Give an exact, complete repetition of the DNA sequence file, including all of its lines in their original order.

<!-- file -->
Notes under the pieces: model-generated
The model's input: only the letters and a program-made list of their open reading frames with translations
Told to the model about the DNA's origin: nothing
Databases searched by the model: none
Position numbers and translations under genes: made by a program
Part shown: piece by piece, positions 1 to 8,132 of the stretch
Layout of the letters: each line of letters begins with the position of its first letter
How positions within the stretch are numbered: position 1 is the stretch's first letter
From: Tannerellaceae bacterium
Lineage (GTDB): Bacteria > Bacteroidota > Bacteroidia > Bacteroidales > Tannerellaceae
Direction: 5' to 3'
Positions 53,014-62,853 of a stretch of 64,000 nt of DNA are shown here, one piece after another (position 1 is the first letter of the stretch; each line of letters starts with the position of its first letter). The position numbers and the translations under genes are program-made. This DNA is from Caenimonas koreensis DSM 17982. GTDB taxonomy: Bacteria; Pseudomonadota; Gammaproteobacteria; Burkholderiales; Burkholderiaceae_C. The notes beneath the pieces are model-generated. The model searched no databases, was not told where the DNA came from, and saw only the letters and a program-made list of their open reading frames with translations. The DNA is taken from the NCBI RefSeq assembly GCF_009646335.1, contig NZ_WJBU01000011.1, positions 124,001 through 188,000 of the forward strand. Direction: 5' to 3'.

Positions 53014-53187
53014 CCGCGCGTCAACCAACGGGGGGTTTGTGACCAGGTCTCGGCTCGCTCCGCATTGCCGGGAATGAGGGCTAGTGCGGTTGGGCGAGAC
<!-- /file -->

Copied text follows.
Notes under the pieces: model-generated
The model's input: only the letters and a program-made list of their open reading frames with translations
Told to the model about the DNA's origin: nothing
Databases searched by the model: none
Position numbers and translations under genes: made by a program
Part shown: piece by piece, positions 1 to 8,132 of the stretch
Layout of the letters: each line of letters begins with the position of its first letter
How positions within the stretch are numbered: position 1 is the stretch's first letter
From: Tannerellaceae bacterium
Lineage (GTDB): Bacteria > Bacteroidota > Bacteroidia > Bacteroidales > Tannerellaceae
Direction: 5' to 3'
Positions 53,014-62,853 of a stretch of 64,000 nt of DNA are shown here, one piece after another (position 1 is the first letter of the stretch; each line of letters starts with the position of its first letter). The position numbers and the translations under genes are program-made. This DNA is from Caenimonas koreensis DSM 17982. GTDB taxonomy: Bacteria; Pseudomonadota; Gammaproteobacteria; Burkholderiales; Burkholderiaceae_C. The notes beneath the pieces are model-generated. The model searched no databases, was not told where the DNA came from, and saw only the letters and a program-made list of their open reading frames with translations. The DNA is taken from the NCBI RefSeq assembly GCF_009646335.1, contig NZ_WJBU01000011.1, positions 124,001 through 188,000 of the forward strand. Direction: 5' to 3'.

Positions 53014-53187
53014 CCGCGCGTCAACCAACGGGGGGTTTGTGACCAGGTCTCGGCTCGCTCCGCATTGCCGGGAATGAGGGCTAGTGCGGTTGGGCGAGAC